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Tuesday, November 05, 2013 8:36 PM

Chris Christie Wins Reelection in Landslide; Election Exit Poll Statistics; Reflections on Christie's Win

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The New York Times reports Chris Christie Re-elected Governor of New Jersey.

Gov. Chris Christie of New Jersey won re-election by a crushing margin on Tuesday, a victory that vaulted him to the front ranks of Republican presidential contenders and made him his party’s foremost proponent of pragmatism over ideology.

In a state where Democrats outnumber Republicans by over 700,000, Mr. Christie won decisively, making impressive inroads among younger voters, blacks, Hispanics and women — groups that Republicans nationally have struggled to attract.

The governor prevailed, according to exit polls, despite holding positions contrary to those of many New Jersey voters on many issues, including same-sex marriage, abortion rights and the minimum wage, and despite an economic recovery that has trailed the rest of the country. But he attracted a broad coalition by campaigning as a decisive, even swaggering, leader who could reach across the aisle to solve problems, unlike the bickering politicians of Washington.

Republicans panicked by the surge in activist support for the rabble-rousing Tea Party wing represented by Senators Ted Cruz and Rand Paul were cheered by Mr. Christie’s success, saying they hope the party will learn not only from the size of Mr. Christie’s margin over Barbara Buono, a Democratic state senator, but also from the makeup of his support.

“We’ll be led back by our governors, and Chris Christie is now at the forefront of that resurgence,” said Ed Gillespie, a former chairman of the Republican National Committee. “He’s proved that a conservative Republican can get votes from Hispanics and African-Americans, that a pro-life governor can get votes from women. This means that those voters are available to us, that we’re not shut out demographically or geographically — that it’s worth the effort.”

His national profile will only increase later this month as he takes over as head of the Republican Governors Association. That position gives him sway over which state races the party chooses to spend money on, allowing him to rack up favors with other Republican politicians and create relationships with local leaders in key presidential states.

On Tuesday morning, well before polls closed on his re-election, Mr. Christie said he would be appearing frequently in “places like Ohio and Michigan and Florida,” all states with incumbent Republican governors up for re-election next year, and he offered that he was also willing to help Republican incumbents in Iowa and South Carolina, states that appear early on the presidential campaign calendar.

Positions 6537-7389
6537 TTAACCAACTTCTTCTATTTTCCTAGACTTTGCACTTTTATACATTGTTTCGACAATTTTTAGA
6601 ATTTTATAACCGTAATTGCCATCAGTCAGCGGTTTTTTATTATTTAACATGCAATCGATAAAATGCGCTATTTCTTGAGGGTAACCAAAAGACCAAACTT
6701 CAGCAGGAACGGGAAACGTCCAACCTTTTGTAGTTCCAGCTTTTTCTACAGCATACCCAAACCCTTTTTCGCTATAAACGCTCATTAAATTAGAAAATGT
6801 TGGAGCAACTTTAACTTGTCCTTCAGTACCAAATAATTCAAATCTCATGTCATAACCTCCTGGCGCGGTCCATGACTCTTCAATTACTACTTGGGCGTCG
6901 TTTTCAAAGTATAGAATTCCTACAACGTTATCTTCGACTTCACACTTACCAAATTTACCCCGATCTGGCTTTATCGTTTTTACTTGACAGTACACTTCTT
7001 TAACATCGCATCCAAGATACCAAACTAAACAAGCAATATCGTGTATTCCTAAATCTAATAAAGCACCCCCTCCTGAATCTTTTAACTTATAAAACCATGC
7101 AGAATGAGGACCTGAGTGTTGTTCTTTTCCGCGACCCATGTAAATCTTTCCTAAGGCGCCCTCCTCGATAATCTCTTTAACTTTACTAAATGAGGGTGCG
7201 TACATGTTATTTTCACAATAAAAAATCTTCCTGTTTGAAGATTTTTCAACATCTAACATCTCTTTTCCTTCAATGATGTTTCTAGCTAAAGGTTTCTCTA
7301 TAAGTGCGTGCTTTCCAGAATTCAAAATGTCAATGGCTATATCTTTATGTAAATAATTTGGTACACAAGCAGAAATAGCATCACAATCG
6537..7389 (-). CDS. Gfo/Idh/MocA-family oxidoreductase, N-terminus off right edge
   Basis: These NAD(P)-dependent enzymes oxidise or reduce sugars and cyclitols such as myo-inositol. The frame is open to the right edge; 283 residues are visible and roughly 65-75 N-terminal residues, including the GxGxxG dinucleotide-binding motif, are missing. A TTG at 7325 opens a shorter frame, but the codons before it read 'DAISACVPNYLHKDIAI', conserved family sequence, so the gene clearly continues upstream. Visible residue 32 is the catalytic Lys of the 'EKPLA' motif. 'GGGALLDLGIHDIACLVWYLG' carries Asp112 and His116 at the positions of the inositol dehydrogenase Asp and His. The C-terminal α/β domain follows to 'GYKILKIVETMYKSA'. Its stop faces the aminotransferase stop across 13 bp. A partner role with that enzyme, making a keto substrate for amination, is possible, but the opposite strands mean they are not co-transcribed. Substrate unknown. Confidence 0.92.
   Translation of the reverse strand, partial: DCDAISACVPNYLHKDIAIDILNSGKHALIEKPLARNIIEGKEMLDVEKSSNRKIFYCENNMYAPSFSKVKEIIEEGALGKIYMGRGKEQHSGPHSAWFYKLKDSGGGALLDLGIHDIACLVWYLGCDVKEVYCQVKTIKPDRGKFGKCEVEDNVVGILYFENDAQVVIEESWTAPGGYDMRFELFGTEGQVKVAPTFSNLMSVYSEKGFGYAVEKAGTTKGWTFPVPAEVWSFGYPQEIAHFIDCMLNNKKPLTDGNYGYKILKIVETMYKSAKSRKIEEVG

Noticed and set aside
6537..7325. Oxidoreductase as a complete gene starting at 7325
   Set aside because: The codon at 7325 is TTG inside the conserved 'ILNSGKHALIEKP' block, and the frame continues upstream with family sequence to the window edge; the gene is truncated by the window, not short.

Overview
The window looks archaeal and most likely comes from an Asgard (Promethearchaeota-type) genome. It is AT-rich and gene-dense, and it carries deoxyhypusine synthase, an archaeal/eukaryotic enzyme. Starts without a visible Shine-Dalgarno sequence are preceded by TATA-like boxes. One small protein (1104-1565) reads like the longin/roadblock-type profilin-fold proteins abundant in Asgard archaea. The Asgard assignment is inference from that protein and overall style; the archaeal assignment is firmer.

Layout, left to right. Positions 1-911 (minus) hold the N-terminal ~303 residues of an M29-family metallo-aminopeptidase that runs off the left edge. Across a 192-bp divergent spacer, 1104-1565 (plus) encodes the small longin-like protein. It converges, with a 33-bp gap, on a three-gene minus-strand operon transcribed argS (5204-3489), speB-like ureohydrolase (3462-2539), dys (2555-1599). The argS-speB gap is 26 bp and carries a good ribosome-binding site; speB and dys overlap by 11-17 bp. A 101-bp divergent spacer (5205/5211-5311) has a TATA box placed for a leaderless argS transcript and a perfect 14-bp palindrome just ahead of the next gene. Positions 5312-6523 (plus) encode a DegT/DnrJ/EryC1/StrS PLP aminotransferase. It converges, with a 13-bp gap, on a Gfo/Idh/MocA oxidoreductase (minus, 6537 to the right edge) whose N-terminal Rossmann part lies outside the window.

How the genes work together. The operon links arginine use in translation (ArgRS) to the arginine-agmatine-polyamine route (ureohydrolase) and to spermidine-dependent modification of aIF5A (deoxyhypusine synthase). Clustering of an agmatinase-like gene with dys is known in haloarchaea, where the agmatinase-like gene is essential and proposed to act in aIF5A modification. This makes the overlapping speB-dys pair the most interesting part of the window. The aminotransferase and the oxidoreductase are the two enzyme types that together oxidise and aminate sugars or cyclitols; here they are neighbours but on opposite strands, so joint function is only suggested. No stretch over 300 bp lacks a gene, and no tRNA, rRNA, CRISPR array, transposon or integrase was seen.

Democrats in New Jersey who supported his re-election would not go so far as to say they would support him for president. Still, even they praised his potential for his party.

“For the sake of the nation, somebody needs to rebuke the crazies,” said former Gov. Jim McGreevey, a Democrat who now works with prisoner re-entry and praises Mr. Christie’s commitment to rehabilitation programs. “This is the party of Lincoln, of Eisenhower, this is one of the great political parties in the history of democracy. What Christie has done speaks to the notion that Republicans can win if there is an adherence to principle that is guided by a healthy pragmatism.”
Exit Polls

The NYT has some interesting exit polls. I put them in table form.

GenderChris ChristieBarbara Buono
Share of voteChange from 2009Share of voteChange from 2009
Male 46% of voters 61%+8 pct. pts.37%-3 pct. pts.
Female 54% 55%+10 pct. pts.43%-7 pct. pts.
Race and EthnicityChris ChristieBarbara Buono
Share of voteChange from 2009Share of voteChange from 2009
White 72% of voters 68%+9 pct. pts.31%-3 pct. pts.
Black 15% 20%+11 pct. pts.79%-9 pct. pts.
Hispanic 9% 48%+16 pct. pts.48%-17 pct. pts.
Asian 3% N.A.N.A.N.A.N.A.
AgeChris ChristieBarbara Buono
Share of voteChange from 2009Share of voteChange from 2009
18-29 10% of voters 47%+11 pct. pts.53%-4 pct. pts.
30-44 21% 52%+2 pct. pts.46%+2 pct. pts.